OPRAH’S BOOK CLUB PICK
#1 NEW YORK TIMES BESTSELLER
The heartrending story of a midcentury American family with twelve children, six of them diagnosed with schizophrenia, that became science's great hope in the quest to understand the disease.
"Reads like a medical detective journey and sheds light on a topic so many of us face: mental illness." —Oprah Winfrey
Named a BEST BOOK OF THE YEAR by The New York Times, The Washington Post, NPR, TIME,and more
Don and Mimi Galvin seemed to be living the American dream. After World War II, Don's work with the Air Force brought them to Colorado, where their twelve children perfectly spanned the baby boom: the oldest born in 1945, the youngest in 1965. In those years, there was an established script for a family like the Galvins--aspiration, hard work, upward mobility, domestic harmony--and they worked hard to play their parts. But behind the scenes was a different story: psychological breakdown, sudden shocking violence, hidden abuse. By the mid-1970s, six of the ten Galvin boys, one after another, were diagnosed as schizophrenic. How could all this happen to one family?
What took place inside the house on Hidden Valley Road was so extraordinary that the Galvins became one of the first families to be studied by the National Institute of Mental Health. Their story offers a shadow history of the science of schizophrenia, from the era of institutionalization, lobotomy, and the schizophrenogenic mother to the search for genetic markers for the disease, always amid profound disagreements about the nature of the illness itself. And unbeknownst to the Galvins, samples of their DNA informed decades of genetic research that continues today, offering paths to treatment, prediction, and even eradication of the disease for future generations.
With clarity and compassion, bestselling and award-winning author Robert Kolker uncovers one family's unforgettable legacy of suffering, love, and hope.
This was a compelling read. Develops like a good drama/suspense story; woven with lots of medical research. Reminded me a bit like Killers of the Flower Moon w/Far From the Tree (by Andrew Solomon) on the side. A great non fiction!!55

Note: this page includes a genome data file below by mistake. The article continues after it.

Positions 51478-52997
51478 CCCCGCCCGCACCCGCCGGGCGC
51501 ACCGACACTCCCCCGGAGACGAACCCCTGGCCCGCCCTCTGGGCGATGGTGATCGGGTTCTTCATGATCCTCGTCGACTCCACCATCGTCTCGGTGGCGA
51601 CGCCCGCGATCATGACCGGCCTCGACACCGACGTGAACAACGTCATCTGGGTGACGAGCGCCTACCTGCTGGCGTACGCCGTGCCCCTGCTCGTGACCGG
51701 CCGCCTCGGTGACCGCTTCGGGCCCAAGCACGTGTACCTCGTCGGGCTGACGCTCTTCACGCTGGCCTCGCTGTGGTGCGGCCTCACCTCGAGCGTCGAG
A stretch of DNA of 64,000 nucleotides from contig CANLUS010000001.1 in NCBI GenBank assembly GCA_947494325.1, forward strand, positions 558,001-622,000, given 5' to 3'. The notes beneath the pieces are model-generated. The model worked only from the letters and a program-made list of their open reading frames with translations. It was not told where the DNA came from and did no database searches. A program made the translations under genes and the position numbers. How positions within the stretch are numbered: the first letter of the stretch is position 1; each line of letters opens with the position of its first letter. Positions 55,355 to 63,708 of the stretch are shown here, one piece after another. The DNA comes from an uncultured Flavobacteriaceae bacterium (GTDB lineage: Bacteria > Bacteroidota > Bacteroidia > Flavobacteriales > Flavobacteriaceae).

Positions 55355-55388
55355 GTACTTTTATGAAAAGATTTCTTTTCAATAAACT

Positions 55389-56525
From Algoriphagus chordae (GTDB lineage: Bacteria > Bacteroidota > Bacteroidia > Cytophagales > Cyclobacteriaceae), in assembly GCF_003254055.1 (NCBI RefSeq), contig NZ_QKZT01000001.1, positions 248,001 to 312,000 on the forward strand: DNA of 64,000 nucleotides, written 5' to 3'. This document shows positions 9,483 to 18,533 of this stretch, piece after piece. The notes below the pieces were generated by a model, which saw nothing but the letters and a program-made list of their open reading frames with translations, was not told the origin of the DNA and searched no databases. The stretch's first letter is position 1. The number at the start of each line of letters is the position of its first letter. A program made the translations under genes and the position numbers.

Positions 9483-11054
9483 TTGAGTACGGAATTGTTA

This book provides a shocking look at how Schizophrenia ravaged a family of twelve children. Be prepared for some very haunting images when reading this book. The author spares no details when describing the illnesses of these (real life) characters and their interactions with each other. However, the book is also very educational, discussing the ongoing debates concerning the causes of schizophrenia. Although this is a depressing book to read, it is ultimately a thought-provoking look at the causes and effects of mental illness.55
Incredibly raw and heart wrenching story of a family with too many children, too few coins and a whole lot of chaos mixed with severe mental illness that was just far bigger and an extremely tragic family life filled with so much loss and soul crushing travesties that would embed within them all their entire lives.55
This book gives a transparent meaning to mental illness. Beautifully written, touching, and such a worthwhile read. I’ve learned so much about what schizophrenia is and isn’t . A must read!55
Read in one sitting. Fascinating. Rae Brown MD55
Utterly fascinating from start to finish55
I have never before read a book as intriguing as this one. The story is so overwhelming, sad, confusing, and fascinating, all at the same time. At times I felt the children’s pain, despair, and hopeless feelings. It is a very eye opener to what mental illness can do to a beautiful family whom at one time seemed to have the potential to have a better outcome.55
What a amazing piece of non-fiction that reads like fiction. A heartbreaking tale from everyone’s point of view.55
And now what are we going to do about this? The brothers don’t have a place to go. Nice book but how about a solution? Sorry for your pain Lindsay45
Knowing that the one sister did everything for the boys and the other was too selfish to give of herself. Then she blamed it on the sister for caring enough to love what was broken even at her own expense.45